Midnight Express tells (with a few liberties and exaggerations) the horrific tale of Billy Hayes, condemned to four years in a hell-hole of a Turkish gaol for attempting to smuggle marijuana, only to hear, shortly before his scheduled release that he was to be made an example of and his sentence increased to a 30-year life stretch. It's a remarkably powerful film, with the hopelessness of Hayes' situation, the constant menace of the guards and the sheer squalour of the gaol being very convincingly depicted. There are excellent performances from Brad Davis (who died tragically at the age of just 41, some 13 years after this movie) in the main role and oscar-worthy support from John Hurt, not to mention chillingly convincing turns from the boo-hiss Turkish officials. The stunning Moroder soundtrack is certainly one of his best, which will be stuck in your head for days afterwards. To summarise, Midnight Express is a visceral experience, often horrific, sometimes blackly comic and occasionally poignant, and which will stay with you for a long time. The film is certainly meritous of 5 stars.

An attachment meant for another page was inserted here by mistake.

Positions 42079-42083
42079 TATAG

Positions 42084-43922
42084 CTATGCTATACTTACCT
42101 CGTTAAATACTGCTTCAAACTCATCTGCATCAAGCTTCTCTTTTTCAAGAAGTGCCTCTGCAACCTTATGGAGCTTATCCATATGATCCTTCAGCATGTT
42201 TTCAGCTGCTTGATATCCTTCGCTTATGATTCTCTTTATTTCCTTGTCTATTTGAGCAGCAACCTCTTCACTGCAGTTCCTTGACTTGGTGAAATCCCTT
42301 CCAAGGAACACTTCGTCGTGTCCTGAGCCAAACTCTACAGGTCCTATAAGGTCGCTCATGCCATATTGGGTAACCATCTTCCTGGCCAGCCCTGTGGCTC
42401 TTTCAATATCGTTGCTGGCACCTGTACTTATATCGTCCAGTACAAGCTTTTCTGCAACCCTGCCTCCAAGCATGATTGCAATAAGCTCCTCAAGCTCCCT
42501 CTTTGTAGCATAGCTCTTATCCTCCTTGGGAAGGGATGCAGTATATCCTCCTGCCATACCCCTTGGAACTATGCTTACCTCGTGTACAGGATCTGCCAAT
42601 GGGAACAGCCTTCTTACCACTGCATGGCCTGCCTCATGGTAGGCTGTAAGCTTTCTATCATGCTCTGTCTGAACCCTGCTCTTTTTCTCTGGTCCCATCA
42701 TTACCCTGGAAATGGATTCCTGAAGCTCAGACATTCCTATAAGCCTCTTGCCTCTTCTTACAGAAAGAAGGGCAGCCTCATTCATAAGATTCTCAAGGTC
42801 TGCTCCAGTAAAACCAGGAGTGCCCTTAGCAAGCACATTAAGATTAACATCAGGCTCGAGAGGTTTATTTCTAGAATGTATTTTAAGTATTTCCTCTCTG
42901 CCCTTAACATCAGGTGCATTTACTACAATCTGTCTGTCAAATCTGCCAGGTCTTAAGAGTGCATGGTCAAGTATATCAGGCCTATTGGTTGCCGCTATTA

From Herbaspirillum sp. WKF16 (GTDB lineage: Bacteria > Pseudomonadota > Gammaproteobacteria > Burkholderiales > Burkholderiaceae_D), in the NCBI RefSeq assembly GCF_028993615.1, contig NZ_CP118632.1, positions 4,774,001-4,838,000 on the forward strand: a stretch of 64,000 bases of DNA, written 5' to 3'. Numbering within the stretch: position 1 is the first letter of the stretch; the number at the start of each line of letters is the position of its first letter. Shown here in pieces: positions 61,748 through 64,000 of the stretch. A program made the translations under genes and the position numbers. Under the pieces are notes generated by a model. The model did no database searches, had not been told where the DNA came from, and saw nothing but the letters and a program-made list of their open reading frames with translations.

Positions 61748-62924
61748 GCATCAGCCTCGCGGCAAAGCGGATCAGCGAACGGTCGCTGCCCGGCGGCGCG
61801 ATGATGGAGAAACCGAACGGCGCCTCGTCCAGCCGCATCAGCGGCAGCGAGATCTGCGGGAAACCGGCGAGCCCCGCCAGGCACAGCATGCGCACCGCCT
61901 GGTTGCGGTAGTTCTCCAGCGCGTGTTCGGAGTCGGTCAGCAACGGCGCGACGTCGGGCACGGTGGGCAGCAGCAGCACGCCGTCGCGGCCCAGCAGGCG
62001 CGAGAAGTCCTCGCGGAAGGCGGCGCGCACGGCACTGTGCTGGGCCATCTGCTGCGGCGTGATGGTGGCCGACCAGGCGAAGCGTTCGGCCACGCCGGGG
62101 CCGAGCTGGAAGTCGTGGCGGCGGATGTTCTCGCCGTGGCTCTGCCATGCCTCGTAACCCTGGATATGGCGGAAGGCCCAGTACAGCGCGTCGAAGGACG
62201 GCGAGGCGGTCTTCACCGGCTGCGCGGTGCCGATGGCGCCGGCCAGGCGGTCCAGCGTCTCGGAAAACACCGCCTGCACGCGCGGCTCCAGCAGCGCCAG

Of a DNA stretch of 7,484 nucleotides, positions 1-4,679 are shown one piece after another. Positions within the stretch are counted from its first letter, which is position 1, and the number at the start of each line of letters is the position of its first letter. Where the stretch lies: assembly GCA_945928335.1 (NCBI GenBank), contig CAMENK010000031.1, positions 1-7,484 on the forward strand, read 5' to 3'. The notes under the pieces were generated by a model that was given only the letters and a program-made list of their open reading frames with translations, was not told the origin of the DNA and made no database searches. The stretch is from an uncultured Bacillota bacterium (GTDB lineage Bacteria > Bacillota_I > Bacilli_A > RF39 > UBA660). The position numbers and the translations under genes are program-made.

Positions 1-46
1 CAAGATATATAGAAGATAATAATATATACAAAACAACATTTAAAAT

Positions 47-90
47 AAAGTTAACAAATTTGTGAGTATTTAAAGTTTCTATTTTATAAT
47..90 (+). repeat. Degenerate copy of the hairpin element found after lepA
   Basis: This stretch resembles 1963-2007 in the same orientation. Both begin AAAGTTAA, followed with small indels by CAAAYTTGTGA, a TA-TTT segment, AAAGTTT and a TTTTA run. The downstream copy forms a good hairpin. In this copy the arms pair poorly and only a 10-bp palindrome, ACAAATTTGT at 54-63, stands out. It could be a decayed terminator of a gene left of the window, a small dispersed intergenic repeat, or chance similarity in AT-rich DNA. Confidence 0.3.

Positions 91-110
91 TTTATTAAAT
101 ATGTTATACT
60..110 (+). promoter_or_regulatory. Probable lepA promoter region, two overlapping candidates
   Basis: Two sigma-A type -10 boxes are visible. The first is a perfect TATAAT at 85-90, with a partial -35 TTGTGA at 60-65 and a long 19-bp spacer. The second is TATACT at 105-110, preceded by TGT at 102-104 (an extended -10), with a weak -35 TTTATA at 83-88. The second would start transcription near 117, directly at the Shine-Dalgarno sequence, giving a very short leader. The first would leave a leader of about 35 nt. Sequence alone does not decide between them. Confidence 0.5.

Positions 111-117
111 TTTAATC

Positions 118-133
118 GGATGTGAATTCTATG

The Blu-ray transfer however leaves a lot to be desired. The image quality looks like a straight port-over from DVD (or even VHS) and the audio seems little better than bog-standard stereo, with nothing apart from a few ambient sounds coming out of the surround speakers. When you consider the excellent HD remastering of many films a lot older than this, the Blu-ray of Midnight Express is somewhat disappointing. You may as well save yourself a few quid and buy the DVD version, as the extras (commentary and making-of featurette) look to be the same. So, one star deducted from this otherwise excellent movie, for the lack-lustre Blu-ray presentation.